LIVE: Trash Boat @ Electric Ballroom, London

By Ellie Odurny

Fresh from supporting Skindred on a couple of dates on their recent UK tour, along with appearances at the Download Pilot and rescheduled Slam Dunk festivals, Trash Boat have had more practice than most in putting on a show this year. This is clear as they take to the stage with the confidence of a band riding an album release in the best way they know how, by playing a set packed with new material and old favourites to a crowd of hungry music fans.

Opening with the raucous ‘Silence is Golden’ from the new record ‘Don’t You Feel Amazing’, Trash Boat waste no time jumping into action with the vocals turned up to eleven, pounding basslines and an energy that comes with a headline slot at this much-loved venue. The last few stragglers from the toilet / bar / smoking area come rushing towards the stage with enthusiasm and join a crowd buzzing with delight to experience a band that are here to share their new sound with all the conviction they can muster.

Settling into their stride, Trash Boat have the crowd jumping along in unison to the catchy yet heavy ‘Vertigo’, with bassist James Grayson bouncing and spinning into old favourite ‘Shade’ to complete the opening trio of tracks. With an audience already captivated by Trash Boat’s explosive entrance and a call from singer Tobi Duncan to reject expected norms, the air of excitement in the room is further raised by the introduction of Wargasm’s Milkie Way, who guest vocals on ‘Bad Entertainment’. Way and Duncan’s huge personalities and vocal prowess fill the stage with flamboyance, whipping the crowd into a frenzy. The powerful performance is followed by more campaigning for equality, with Duncan commenting on the recent controversy surrounding the Twitch censorship of Way’s appearance with Trash Boat at the Heavy Music Awards for a revealing outfit choice. It’s perhaps ironic that Duncan spends most of the set with no top on, but given the energy that the entire band put into the show, it’s no surprise that they’re working up a sweat. The fans are giving it their best shot too, being called into action on ‘Alpha Omega’, with chants of “Idiot, you fucking idiot, idiot, you’re a fucking idiot” ringing through the venue in the most charming way possible for a chorus full of swears.

The change of style between the latest album and Trash Boat’s previous releases is perhaps most apparent in the transition between the pop-punk sound of 2016’s ‘Tring Quarry’ and the far more heavily produced, emo-tinged rock stylings of recent release ‘Synthetic Sympathy’. Tonight’s set is heavy with new material, and at times the switch between the old and the new slightly misses the mark; the slower paced ‘Cannibal’ sandwiched between ‘Old Soul’ and the eponymous ballad ‘Crown Shyness’ from the band’s second album don’t seem to wow the crowd following a heartfelt cover of Linkin Park’s ‘Given Up’. The core group nearer the stage are still entirely captivated, singing along with passion, but towards the rear people are starting to trickle off and lose interest. Whether they’ve got early trains to catch, they peaked too soon with the 5pm doors, or their attention span isn’t great enough to stick around for the less energetic numbers, we’ll never know.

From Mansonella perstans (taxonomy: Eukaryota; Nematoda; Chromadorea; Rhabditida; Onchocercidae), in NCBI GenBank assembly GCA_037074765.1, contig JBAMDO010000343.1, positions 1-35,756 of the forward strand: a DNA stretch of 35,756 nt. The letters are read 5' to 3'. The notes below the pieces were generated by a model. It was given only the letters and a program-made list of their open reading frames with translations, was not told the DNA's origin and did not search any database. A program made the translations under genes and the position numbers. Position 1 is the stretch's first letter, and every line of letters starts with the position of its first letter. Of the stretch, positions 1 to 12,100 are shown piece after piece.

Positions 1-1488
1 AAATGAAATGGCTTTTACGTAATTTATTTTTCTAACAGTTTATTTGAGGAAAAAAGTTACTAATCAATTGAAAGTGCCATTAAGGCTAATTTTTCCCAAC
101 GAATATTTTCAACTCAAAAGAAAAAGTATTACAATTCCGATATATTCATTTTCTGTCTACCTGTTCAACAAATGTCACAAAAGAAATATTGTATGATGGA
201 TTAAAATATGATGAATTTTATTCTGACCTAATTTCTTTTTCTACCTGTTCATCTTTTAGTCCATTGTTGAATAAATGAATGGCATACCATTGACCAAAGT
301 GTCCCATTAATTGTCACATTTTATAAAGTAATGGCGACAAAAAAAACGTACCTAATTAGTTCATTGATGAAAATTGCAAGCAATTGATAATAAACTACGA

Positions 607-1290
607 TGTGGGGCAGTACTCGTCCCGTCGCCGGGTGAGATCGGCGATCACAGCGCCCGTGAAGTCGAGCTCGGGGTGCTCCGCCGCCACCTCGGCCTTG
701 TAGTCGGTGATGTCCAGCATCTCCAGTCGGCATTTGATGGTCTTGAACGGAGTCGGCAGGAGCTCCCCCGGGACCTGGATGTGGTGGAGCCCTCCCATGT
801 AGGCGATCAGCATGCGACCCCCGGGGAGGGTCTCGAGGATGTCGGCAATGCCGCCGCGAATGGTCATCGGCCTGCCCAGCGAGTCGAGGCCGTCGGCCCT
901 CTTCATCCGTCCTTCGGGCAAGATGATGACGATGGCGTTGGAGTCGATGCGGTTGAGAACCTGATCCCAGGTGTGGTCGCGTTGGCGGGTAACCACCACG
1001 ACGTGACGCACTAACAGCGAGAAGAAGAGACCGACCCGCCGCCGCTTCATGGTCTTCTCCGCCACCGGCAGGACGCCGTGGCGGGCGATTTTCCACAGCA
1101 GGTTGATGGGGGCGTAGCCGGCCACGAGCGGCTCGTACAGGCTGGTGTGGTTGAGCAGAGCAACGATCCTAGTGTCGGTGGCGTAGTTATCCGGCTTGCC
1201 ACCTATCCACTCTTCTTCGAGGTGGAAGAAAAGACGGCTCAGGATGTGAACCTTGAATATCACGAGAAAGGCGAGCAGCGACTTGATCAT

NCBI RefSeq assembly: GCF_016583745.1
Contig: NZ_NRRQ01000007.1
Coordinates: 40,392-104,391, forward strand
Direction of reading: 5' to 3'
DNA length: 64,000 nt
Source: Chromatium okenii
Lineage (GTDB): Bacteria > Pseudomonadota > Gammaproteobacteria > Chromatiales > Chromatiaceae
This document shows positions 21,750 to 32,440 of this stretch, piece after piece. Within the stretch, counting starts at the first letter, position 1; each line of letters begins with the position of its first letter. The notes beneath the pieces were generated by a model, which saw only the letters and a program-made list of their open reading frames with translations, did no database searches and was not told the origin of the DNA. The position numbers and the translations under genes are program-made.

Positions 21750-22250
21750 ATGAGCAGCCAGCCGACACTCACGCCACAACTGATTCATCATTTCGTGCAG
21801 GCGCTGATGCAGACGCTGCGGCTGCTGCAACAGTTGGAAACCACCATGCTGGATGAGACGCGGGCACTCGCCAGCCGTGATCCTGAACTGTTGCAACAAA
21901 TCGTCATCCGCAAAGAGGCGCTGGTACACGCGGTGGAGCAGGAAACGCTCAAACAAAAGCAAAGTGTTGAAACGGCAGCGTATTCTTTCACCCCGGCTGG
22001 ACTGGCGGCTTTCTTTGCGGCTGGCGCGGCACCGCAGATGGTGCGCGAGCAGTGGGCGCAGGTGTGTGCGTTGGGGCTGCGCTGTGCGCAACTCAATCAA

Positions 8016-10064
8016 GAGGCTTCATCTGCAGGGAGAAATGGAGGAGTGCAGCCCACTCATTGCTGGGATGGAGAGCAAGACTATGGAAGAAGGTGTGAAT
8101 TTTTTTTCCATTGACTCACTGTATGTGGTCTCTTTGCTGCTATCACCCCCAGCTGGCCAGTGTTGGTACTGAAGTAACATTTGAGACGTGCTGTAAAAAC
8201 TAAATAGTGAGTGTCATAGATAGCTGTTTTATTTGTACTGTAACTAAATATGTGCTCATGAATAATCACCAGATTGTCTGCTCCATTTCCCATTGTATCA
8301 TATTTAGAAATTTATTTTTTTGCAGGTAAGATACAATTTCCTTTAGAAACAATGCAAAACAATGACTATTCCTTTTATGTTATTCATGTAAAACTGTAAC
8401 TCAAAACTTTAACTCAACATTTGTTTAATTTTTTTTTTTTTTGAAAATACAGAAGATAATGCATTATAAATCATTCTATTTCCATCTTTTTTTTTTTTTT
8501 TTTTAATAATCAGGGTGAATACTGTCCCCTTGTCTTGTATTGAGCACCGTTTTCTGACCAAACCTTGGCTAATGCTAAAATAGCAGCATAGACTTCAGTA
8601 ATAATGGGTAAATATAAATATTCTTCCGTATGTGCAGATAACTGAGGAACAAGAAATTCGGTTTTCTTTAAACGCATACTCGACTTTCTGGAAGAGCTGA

The pace picks up again with title track from the latest record and ‘Strangers’ from the debut album, the band forgoing a traditional encore in favour of remaining on stage and discussing their change in sound. Describing the transformation as a side step in their writing, Duncan states how they “do not want to disrespect the music that got us to where we are”. Introducing ‘Don’t You Feel Amazing?’, he declares to the crowd “I hope it makes you feel something too”. Trash Boat close their set with the infectious ‘He’s So Good’, leaving streams of fans wandering out of the venue still murmuring the lyrics “makes me want to scream” under their breath.

Despite the mix of old and new not always feeling particularly coherent, the band do a good job of switching between styles throughout the evening, drummer Oakley Moffatt driving the changing beats with confidence and skill. It’s apparent that they’re proud of the new material, and it’s delivered with an authenticity that can’t be faked. Trash Boat have given us a high octane, charismatic headline show, delighting devoted fans and probably gaining a few new ones along the way. It’ll be interesting to see the next direction they take, and how future gigs manage to combine their style evolution. For now though, they’ve closed out their UK tour with passion, fervour and style.